Eventually Mumble and his amigos reach a deserted whaling station teeming with garbage, and see a trawler looting the sea. Mumble swims out to sea to follow it, and washes up on a city beach. He wakes up in a zoo, and tries desperately to get the attention of humans who idly enjoy watching the quaint animals making their incoherent noises. Mumble is slowly driven first to despair and finally to near-madness, hallucinating and retreating into a corner, staring at his own reflection in the glass, a ball of noncommunicative defeat. Yes, I thought, that’s where so many of us are now—my friends, myself.
Happy Feet, though international in its outlook, is very much a modern Australian film in sensibility. Like our country, it’s an awkward conflation of imported cultures and their tropes—in its everyday life, dedicated to the contemporary pop culture of America, but with a leadership caste oriented to Old World religious conservatism, tolerant and multicultural as long as there is no overt dissent, creative but uninterested in the fruits of its own efforts. In exactly the same way that the Elders of the Emperors maintain status quo by exiling alt-culture tyro Mumble, our current right-wing government has for more than decade maintained hegemony by gutting funding for artistic and cultural organisations that promote diversity of opinion and individuality of voice, and anyone it accuses of having a left-wing or anti-government bias. The conservatives have actively strangled the arts in Australia, leaving us with virtually no native television drama, a pathetic publishing industry, and a financially defeated film industry.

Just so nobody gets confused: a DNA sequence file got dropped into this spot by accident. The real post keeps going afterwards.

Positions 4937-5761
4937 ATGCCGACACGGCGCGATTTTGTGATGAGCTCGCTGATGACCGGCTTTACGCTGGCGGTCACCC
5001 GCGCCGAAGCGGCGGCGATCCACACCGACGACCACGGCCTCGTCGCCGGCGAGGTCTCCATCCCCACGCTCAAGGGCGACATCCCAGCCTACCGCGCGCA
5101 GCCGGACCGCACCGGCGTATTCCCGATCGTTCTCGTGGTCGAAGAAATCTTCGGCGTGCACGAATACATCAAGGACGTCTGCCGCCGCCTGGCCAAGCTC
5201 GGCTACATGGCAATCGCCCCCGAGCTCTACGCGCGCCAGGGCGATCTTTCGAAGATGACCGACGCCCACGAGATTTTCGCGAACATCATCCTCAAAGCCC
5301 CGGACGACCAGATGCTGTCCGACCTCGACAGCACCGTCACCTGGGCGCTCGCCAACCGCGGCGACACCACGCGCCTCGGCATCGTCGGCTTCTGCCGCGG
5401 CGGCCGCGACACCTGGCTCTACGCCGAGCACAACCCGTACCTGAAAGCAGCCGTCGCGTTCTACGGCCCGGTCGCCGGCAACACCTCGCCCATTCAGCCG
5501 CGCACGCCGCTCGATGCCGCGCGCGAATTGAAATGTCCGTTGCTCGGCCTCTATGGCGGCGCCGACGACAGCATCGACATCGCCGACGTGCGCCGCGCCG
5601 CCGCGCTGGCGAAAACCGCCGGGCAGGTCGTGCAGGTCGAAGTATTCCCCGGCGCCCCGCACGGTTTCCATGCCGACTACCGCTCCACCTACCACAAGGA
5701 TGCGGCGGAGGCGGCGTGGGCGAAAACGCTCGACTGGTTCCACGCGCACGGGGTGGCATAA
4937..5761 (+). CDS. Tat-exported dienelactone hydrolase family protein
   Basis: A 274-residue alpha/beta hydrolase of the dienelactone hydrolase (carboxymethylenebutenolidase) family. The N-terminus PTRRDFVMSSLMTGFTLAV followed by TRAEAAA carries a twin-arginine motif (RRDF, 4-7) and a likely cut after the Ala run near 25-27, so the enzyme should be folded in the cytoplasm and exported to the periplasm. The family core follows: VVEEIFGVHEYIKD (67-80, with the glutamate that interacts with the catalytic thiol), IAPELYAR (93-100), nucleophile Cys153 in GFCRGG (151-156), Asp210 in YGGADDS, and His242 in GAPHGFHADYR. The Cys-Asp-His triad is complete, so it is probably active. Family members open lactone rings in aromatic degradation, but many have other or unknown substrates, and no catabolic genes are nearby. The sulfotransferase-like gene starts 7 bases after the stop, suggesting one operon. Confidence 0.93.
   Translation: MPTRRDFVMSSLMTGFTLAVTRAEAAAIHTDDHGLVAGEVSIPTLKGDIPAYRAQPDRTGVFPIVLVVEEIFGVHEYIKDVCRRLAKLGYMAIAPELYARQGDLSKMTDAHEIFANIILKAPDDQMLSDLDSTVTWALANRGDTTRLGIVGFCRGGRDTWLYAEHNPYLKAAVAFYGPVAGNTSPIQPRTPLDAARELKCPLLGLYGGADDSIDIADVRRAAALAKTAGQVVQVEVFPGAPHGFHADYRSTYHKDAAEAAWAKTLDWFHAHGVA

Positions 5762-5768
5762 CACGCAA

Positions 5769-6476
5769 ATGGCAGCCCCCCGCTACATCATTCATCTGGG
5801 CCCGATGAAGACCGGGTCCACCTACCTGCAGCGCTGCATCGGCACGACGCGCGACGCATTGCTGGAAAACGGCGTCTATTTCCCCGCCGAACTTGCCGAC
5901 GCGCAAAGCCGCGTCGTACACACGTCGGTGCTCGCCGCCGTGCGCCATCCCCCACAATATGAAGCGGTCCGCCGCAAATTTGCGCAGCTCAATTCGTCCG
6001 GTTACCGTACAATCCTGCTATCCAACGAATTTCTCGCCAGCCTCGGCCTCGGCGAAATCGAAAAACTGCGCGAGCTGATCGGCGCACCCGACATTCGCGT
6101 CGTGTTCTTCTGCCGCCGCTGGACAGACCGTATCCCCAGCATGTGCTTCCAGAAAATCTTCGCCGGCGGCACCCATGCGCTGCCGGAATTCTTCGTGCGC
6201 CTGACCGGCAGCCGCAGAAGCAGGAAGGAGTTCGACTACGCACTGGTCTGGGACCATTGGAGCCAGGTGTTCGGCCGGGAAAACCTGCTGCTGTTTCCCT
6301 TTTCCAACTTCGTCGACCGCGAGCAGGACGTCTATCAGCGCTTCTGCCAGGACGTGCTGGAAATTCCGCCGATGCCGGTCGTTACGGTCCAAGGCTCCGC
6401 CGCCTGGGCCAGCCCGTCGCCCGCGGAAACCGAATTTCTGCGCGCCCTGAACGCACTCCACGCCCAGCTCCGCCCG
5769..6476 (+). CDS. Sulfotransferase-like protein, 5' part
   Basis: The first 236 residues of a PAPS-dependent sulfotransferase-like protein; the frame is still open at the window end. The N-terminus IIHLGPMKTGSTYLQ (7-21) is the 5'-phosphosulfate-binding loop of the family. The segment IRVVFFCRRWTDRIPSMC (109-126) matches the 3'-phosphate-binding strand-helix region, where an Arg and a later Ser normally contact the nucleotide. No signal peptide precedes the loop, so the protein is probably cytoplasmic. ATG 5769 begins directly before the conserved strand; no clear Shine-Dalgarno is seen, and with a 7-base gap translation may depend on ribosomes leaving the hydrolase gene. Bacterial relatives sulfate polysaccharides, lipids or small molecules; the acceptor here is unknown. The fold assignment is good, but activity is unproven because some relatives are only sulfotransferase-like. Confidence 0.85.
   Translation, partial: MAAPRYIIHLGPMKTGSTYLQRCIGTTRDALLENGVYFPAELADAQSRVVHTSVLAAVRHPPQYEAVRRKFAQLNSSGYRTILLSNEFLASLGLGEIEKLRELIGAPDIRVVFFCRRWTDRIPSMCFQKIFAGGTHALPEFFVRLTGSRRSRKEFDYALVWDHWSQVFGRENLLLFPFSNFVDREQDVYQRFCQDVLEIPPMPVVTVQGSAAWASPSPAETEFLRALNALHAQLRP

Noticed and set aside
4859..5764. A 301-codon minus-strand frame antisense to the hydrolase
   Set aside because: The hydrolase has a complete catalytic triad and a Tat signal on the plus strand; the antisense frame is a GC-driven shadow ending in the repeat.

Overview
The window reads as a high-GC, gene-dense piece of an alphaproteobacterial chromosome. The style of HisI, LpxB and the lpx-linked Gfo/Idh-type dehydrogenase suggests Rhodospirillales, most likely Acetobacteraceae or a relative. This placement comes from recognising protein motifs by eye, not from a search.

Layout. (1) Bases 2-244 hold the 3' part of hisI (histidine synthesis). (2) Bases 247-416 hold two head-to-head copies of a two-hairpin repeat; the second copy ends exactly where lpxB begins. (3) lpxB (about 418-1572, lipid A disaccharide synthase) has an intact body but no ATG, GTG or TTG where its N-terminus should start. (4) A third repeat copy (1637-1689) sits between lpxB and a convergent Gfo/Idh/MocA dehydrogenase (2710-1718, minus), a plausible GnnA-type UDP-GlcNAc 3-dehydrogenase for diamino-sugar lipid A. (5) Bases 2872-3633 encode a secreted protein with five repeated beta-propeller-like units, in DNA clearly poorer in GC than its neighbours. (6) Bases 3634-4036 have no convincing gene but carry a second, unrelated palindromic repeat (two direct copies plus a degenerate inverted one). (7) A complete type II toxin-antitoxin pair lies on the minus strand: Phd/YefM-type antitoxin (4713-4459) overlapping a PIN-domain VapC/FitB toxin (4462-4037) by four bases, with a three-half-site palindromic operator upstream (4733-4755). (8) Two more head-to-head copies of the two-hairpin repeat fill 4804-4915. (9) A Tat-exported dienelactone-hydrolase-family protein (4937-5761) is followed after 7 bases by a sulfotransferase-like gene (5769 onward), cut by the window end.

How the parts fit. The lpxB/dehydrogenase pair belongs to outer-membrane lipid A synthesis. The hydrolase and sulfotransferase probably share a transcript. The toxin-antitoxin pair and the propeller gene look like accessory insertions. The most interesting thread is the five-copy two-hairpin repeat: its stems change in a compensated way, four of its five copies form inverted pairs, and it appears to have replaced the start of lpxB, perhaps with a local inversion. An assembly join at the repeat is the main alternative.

The ironies are built into Miller’s approach; he knows damn well he can only sell Happy Feet in a Yankee-inflected, animated fantasyland. The film is a musical loaded with ideas, except that it can’t actually compose music for itself, instead relying on the artful deployment of jukebox hits. The film references Moulin Rouge!, another Aussie-but-not, musical-but-not featuring Nicole Kidman, in its cornucopia of cultural detritus. Miller is a far better filmmaker than Baz Luhrmann, however; his directorial control is far more evident, and his ideas don’t get the better of his sense of shape and story and are more coherent and thought through.
Miller’s ace up the sleeve, however, is communication. Just as it brought two tribes of penguins together, Mumbles’ dancing now accidentally gets the attention of a little girl. Soon he finds himself a figure of incredulous adoration, and scientists release him back into the wild. His return causes a battle between two camps in the penguin tribe: those who dance to Mumble’s insistence that it will convince humans to help them and the Elders and their acolytes who sing to the heavens. Guess who is proved right. We glimpse the human world furiously debating banning fishing in Antarctic waters, resulting in the rejuvenated penguin world singing and dancing in joy. Finally, Mumble’s new way of expression has defeated barriers and resulted in new thinking and perception that saves the world. It’s an absurdly idealistic, Capraesque finale in a film that skirts dystopian vision, but at least it, like the rest of the film’s story progression, has a logic to it.
The film is far from perfect. Much of its central third repeats scenes, and the finale is rushed. The individualist-artist theme is far stronger than the environmentalist thrust, though considering modern green-left politics, these things are increasingly bound together. The Mumble-Gloria subplot is terribly weak; the finale has them singing and dancing together, despite the fact that she’s gotten married and had a litter of kids in his absence. Huh? The computer animation alternates between some astonishing beauty and imagination, and flat, plastic-textured effects, especially during the tedious proliferation of slide-on-the-ice-on- your-ass scenes. But Happy Feet knows what it wants to say, and says it well. As for my friends—the Mumbles on our Dunciad—it finished with us staring in the glass or clutching each other for comfort. But we keep on dancing, hoping someone notices the zoo is killing us. l